I've come to find that in many cases the phrase "If it ain't broke, don't fix it" is just a load of crap!! No one can argue that life is meant to be an ongoing sea of change. We see this everyday from watching our kids grow, experiencing our own changing likes/dislikes, weather, political shifts, demographic shifts, and so many others to list. Life, along with everything and everyone, is not meant to be a static object stuck in a particular moment of time. We should be continually moving, growing, learning and most of all - CHANGING! This means that sometimes things are broken and will need fixing from time to time.
The idea of 'good' and 'bad' are really subjective to our own ideals. If something is broken then it must be bad and in the same respect, if something is working then it must be good. This lax and flexible rule applies to our own personality traits/behaviors. Yes, you can be a 'good' person, but in relation to what or whom? To your neighbor? To your boss? To your spouse? Anna brings up a good perspective in her blog:
"If good is used for the evil purposes of predators then good itself becomes dangerous. We really must make determined efforts to not allow good to be used as a cloak for evil, especially if that good resides in ourselves. . . There is something fundamentally wrong with our idea of how "good" people should be if we are not discriminating enough to make sure our "good" is not used to facilitate evil. If the "good" qualities we boast of are used as weapons in the hands of a predator then our "good" is actually turned to evil. This is very serious business."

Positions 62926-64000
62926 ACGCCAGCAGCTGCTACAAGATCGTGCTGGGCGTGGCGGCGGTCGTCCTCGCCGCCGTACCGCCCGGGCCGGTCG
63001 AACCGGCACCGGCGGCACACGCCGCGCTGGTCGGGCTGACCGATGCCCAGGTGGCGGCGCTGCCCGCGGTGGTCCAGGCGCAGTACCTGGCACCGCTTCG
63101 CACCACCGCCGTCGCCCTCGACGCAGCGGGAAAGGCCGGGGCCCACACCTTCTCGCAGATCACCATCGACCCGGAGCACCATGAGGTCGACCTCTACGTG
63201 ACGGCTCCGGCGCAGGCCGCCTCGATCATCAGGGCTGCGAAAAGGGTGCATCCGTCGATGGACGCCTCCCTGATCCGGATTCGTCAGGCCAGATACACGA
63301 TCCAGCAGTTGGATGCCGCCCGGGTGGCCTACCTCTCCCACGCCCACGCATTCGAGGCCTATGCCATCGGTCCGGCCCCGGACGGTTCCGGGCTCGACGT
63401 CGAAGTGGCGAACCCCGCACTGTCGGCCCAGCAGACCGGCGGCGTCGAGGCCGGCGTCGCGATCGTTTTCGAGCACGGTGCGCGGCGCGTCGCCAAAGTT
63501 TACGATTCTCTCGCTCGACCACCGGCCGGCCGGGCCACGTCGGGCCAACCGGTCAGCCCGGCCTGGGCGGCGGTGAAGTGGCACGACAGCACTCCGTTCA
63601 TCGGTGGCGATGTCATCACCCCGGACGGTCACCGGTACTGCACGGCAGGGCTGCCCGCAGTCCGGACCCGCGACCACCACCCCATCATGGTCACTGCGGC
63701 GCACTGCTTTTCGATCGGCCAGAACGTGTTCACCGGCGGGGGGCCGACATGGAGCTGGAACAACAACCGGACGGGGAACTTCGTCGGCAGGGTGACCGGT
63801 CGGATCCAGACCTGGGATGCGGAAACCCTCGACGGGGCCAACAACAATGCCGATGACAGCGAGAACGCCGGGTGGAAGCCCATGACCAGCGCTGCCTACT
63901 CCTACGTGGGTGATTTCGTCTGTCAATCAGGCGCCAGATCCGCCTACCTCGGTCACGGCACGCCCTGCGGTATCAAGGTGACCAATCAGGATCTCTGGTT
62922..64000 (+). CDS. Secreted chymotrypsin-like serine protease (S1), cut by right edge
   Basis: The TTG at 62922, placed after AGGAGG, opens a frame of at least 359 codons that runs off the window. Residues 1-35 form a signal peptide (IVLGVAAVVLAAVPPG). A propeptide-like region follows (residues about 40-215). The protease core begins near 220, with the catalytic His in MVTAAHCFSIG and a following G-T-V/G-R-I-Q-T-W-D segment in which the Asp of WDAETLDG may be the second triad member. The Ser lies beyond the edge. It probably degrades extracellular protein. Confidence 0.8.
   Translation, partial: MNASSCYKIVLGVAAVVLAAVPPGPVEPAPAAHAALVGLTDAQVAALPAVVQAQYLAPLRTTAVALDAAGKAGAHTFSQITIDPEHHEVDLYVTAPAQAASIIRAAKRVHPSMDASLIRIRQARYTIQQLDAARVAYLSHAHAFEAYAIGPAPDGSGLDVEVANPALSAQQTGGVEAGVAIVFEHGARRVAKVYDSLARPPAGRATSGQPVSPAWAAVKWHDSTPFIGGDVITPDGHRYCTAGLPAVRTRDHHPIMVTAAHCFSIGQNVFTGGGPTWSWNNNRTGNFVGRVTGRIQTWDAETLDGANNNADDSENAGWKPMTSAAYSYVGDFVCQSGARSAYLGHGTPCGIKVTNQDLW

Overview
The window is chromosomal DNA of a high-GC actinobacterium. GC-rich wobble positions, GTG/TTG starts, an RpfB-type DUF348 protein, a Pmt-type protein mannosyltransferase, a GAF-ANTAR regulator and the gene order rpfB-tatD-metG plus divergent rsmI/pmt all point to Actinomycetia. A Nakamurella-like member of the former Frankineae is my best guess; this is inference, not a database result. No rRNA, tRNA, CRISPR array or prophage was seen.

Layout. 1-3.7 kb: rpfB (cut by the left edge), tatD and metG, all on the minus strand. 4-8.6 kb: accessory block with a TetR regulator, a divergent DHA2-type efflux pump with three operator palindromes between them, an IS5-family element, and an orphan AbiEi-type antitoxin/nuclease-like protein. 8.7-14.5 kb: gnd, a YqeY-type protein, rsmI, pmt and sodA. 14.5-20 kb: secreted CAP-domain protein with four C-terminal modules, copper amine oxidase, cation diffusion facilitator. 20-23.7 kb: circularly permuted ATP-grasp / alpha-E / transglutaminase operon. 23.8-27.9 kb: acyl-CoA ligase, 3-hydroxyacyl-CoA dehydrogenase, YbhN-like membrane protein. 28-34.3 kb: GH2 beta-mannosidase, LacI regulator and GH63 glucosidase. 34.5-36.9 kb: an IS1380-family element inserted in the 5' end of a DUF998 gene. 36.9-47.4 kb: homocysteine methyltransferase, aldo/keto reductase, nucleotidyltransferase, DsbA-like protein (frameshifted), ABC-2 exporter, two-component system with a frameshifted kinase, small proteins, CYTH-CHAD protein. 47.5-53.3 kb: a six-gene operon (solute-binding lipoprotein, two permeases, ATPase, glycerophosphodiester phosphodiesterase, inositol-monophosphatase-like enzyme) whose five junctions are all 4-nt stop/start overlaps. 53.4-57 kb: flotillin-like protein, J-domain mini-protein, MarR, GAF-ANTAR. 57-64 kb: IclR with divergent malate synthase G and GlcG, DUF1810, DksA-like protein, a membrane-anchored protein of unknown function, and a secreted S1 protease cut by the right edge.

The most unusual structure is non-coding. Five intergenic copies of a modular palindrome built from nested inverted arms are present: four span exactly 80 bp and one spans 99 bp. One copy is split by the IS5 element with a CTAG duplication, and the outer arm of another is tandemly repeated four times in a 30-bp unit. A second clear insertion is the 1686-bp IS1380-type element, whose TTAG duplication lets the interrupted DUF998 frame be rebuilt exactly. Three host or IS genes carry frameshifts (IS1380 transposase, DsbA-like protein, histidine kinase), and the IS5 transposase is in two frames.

What about the narcissist? How many dysfunctional families utilize the aforementioned hidden message under the guise that everything is fine so don't try to 'fix' things by changing the status quo, speaking out, ignoring the 'white elephant in the room'? This message is highly orchestrated by the narcissist because they truly are static beings who don't believe they are broken or need to change - yes, in their mind they are inherently 'good'. And it is expected that the non-narcissist, enabler, co-narcissist is to exhibit certain 'good' qualities of their own. Some examples Anna gives of 'good' qualities expected by the narcissist are:
*slow to judge
*belief in the basic good of others
When we bestow these graces upon evil people we can safely state that these qualities become evil themselves.
I have allowed myself to be stuck in these 'good' behaviors. These characteristics in and of themselves are not 'bad' but like Anna points out, when we exhibit these qualities in the dynamics of a relationship that continually allows someone to harm us, then these traits are no longer 'good' and healthy. I've been so quick to please and very tolerant believing in the good of someones' intentions that on too many occasions I've overlooked and ignored someones' harsh criticisms, devaluing me, belittling me and my kids. I've even kept quiet when these tactics have been used on others - either overtly or covertly in the form of gossip and false concern. Thus allowing someone's evil to permeate my own heart and that of those close to me.
It's looking at this in hindsight that I realize that some of my family members are broken and YES, I am broken as well. I need fixing!! If you look from a more spiritual perspective, we are all broken. Jesus didn't come to earth to help an intact, 'good' group of people. Jesus came to offer hope and salvation to everyone because we are all broken and riddled with sin - we can't save ourselves. I think realizing this is a step in a positive direction towards healing. Not only do I have my heavenly Father's help towards changing what's broken in my heart, I can also draw on the strength of no longer being afraid to question the status quo, rock the boat and confront that nasty white elephant sitting smack dab in the middle of the room!!